So to those of you who are new to the Ford School, welcome to this tradition and to this community! Get to know your school’s people and heritage, and make your mark here in wonderful ways. And to those of you who are returning, thank you for all you do, and all you’ve done, to shape and lead our community and school.

Leadership transitions

Speaking of leadership, I’d like to draw your attention to a few leadership transitions in our research centers.

I’m delighted to announce that John Ciorciari and Dean Yang will be interim co-directors of our International Policy Center (IPC). I have no doubt they will do a terrific job of shaping our international policy programs while helping students engage in meaningful ways with international concerns.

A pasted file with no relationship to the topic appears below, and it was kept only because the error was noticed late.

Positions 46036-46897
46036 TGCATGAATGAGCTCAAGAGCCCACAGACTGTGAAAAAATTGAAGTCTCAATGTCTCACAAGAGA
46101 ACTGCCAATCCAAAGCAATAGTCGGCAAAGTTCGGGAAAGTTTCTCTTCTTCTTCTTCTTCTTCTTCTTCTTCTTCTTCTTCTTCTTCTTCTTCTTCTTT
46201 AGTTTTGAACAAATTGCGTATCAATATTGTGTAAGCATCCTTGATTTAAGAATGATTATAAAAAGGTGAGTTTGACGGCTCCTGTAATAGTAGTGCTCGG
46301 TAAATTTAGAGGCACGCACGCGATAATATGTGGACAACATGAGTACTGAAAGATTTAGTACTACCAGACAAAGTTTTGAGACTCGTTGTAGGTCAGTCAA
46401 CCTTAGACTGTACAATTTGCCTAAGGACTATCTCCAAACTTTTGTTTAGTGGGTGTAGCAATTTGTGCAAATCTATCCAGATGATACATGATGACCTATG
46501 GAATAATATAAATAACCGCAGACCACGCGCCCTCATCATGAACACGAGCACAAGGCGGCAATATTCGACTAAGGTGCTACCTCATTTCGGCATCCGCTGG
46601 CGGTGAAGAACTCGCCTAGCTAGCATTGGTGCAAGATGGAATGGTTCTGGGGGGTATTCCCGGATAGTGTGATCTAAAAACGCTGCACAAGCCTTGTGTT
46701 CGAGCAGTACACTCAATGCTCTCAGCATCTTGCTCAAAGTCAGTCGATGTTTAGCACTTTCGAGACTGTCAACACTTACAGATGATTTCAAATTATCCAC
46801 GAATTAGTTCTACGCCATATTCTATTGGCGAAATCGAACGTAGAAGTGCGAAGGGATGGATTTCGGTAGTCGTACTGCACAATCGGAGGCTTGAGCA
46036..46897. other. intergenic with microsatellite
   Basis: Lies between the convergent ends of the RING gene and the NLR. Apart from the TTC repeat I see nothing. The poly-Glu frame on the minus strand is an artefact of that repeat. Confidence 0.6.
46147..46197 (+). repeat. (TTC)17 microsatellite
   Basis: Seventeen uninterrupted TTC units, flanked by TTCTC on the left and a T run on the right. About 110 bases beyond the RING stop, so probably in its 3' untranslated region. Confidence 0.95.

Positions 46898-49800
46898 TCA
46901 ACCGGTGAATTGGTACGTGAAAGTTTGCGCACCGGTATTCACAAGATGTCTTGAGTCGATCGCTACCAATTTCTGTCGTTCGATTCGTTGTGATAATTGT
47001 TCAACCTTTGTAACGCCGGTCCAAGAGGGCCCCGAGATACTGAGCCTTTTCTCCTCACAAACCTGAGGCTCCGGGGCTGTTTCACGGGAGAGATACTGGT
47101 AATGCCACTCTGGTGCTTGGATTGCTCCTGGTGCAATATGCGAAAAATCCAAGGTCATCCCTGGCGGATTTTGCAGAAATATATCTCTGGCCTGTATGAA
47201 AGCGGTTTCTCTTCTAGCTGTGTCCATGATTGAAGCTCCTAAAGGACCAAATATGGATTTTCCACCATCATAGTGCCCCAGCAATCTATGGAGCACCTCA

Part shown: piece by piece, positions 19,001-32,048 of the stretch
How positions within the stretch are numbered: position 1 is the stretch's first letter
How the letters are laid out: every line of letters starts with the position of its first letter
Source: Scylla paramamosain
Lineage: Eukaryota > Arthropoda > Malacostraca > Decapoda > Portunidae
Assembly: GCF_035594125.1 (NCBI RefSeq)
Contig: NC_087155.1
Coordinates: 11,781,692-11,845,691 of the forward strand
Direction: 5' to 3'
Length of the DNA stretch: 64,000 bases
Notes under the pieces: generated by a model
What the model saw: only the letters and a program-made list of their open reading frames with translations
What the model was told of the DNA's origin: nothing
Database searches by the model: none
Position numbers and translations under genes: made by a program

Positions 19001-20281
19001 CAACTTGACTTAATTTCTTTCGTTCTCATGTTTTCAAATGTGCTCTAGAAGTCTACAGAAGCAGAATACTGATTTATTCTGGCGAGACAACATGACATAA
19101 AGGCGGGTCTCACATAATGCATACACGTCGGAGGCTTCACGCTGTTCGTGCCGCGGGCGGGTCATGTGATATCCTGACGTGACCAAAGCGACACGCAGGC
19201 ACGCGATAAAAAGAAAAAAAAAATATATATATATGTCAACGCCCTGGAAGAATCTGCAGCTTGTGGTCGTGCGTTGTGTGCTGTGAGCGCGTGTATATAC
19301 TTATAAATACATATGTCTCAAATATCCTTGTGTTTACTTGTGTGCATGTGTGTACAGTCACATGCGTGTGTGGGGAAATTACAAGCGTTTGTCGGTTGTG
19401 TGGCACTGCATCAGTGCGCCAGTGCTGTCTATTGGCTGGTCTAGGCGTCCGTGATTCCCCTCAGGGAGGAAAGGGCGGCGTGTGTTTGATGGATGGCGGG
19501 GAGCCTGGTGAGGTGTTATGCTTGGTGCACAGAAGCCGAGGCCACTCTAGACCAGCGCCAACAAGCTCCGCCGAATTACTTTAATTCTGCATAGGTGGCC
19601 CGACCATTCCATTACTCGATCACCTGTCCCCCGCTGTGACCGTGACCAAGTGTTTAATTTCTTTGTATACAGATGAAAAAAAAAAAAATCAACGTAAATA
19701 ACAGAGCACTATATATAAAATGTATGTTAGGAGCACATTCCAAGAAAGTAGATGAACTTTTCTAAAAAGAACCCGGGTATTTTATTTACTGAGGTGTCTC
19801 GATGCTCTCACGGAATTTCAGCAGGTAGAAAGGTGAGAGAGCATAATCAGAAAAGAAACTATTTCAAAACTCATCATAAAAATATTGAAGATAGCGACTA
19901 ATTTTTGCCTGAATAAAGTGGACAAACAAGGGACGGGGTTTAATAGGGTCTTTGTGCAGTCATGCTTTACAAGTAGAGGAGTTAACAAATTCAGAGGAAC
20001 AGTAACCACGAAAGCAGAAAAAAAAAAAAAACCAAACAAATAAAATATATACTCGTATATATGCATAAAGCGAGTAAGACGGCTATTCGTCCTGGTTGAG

Brian Jacob is beginning his service as director of our joint-doctoral degree program, and we’re thrilled to have him in this role. Please join me in extending heartfelt thanks to Kathryn Dominguez, who has done a wonderful job of leading the program for the past two years. And Sandy Danziger will continue to chair our National Poverty Center steering committee. Members of that important committee include Mary Corcoran, Kristin Seefeldt, Luke Shaefer, and Bob Schoeni.

New community members

We have a number of new postdoctoral students and visiting faculty members to introduce. The full list has been sent to you with brief bios. You’ll also find their profiles and contact information in our online faculty directory and in our printed faculty directory, which has just been released.

Our incoming students had pictures taken during orientation, and have also written short bios about their professional interests and experiences. The Student and Academic Services team will be pairing photos with bios this week, and the directory for incoming students should be relatively complete very soon. In the meantime, we’ve created named table tents for our students to take with them to class. Please use these, at least for the first few days of classes, so we can all get to know each other.